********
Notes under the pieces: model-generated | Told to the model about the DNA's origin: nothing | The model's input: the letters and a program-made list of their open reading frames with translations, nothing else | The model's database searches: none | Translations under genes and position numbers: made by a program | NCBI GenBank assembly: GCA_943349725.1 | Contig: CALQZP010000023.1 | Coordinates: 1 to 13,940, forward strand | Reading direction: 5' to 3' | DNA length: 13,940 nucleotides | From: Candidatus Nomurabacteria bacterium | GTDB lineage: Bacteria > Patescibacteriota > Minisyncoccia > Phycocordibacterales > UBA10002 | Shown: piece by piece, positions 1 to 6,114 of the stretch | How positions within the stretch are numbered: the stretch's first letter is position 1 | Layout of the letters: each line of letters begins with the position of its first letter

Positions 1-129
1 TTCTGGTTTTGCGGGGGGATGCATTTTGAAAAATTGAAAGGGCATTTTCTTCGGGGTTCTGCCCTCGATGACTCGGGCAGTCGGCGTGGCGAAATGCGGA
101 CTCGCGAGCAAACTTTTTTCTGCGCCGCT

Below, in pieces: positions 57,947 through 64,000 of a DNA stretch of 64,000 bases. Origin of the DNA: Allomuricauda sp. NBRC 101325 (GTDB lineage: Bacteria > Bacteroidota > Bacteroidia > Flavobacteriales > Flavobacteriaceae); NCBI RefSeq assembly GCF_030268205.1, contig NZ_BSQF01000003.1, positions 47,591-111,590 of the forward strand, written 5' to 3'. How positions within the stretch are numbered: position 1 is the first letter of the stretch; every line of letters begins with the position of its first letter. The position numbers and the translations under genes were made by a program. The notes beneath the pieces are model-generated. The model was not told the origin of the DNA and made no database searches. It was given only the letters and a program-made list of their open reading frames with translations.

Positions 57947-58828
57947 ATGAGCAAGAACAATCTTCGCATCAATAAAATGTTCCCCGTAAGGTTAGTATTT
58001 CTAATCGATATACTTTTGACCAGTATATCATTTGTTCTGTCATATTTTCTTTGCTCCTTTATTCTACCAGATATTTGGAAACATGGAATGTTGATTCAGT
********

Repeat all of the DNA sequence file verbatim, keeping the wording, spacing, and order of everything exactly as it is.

Notes under the pieces: model-generated | Told to the model about the DNA's origin: nothing | The model's input: the letters and a program-made list of their open reading frames with translations, nothing else | The model's database searches: none | Translations under genes and position numbers: made by a program | NCBI GenBank assembly: GCA_943349725.1 | Contig: CALQZP010000023.1 | Coordinates: 1 to 13,940, forward strand | Reading direction: 5' to 3' | DNA length: 13,940 nucleotides | From: Candidatus Nomurabacteria bacterium | GTDB lineage: Bacteria > Patescibacteriota > Minisyncoccia > Phycocordibacterales > UBA10002 | Shown: piece by piece, positions 1 to 6,114 of the stretch | How positions within the stretch are numbered: the stretch's first letter is position 1 | Layout of the letters: each line of letters begins with the position of its first letter

Positions 1-129
1 TTCTGGTTTTGCGGGGGGATGCATTTTGAAAAATTGAAAGGGCATTTTCTTCGGGGTTCTGCCCTCGATGACTCGGGCAGTCGGCGTGGCGAAATGCGGA
101 CTCGCGAGCAAACTTTTTTCTGCGCCGCT

Below, in pieces: positions 57,947 through 64,000 of a DNA stretch of 64,000 bases. Origin of the DNA: Allomuricauda sp. NBRC 101325 (GTDB lineage: Bacteria > Bacteroidota > Bacteroidia > Flavobacteriales > Flavobacteriaceae); NCBI RefSeq assembly GCF_030268205.1, contig NZ_BSQF01000003.1, positions 47,591-111,590 of the forward strand, written 5' to 3'. How positions within the stretch are numbered: position 1 is the first letter of the stretch; every line of letters begins with the position of its first letter. The position numbers and the translations under genes were made by a program. The notes beneath the pieces are model-generated. The model was not told the origin of the DNA and made no database searches. It was given only the letters and a program-made list of their open reading frames with translations.

Positions 57947-58828
57947 ATGAGCAAGAACAATCTTCGCATCAATAAAATGTTCCCCGTAAGGTTAGTATTT
58001 CTAATCGATATACTTTTGACCAGTATATCATTTGTTCTGTCATATTTTCTTTGCTCCTTTATTCTACCAGATATTTGGAAACATGGAATGTTGATTCAGT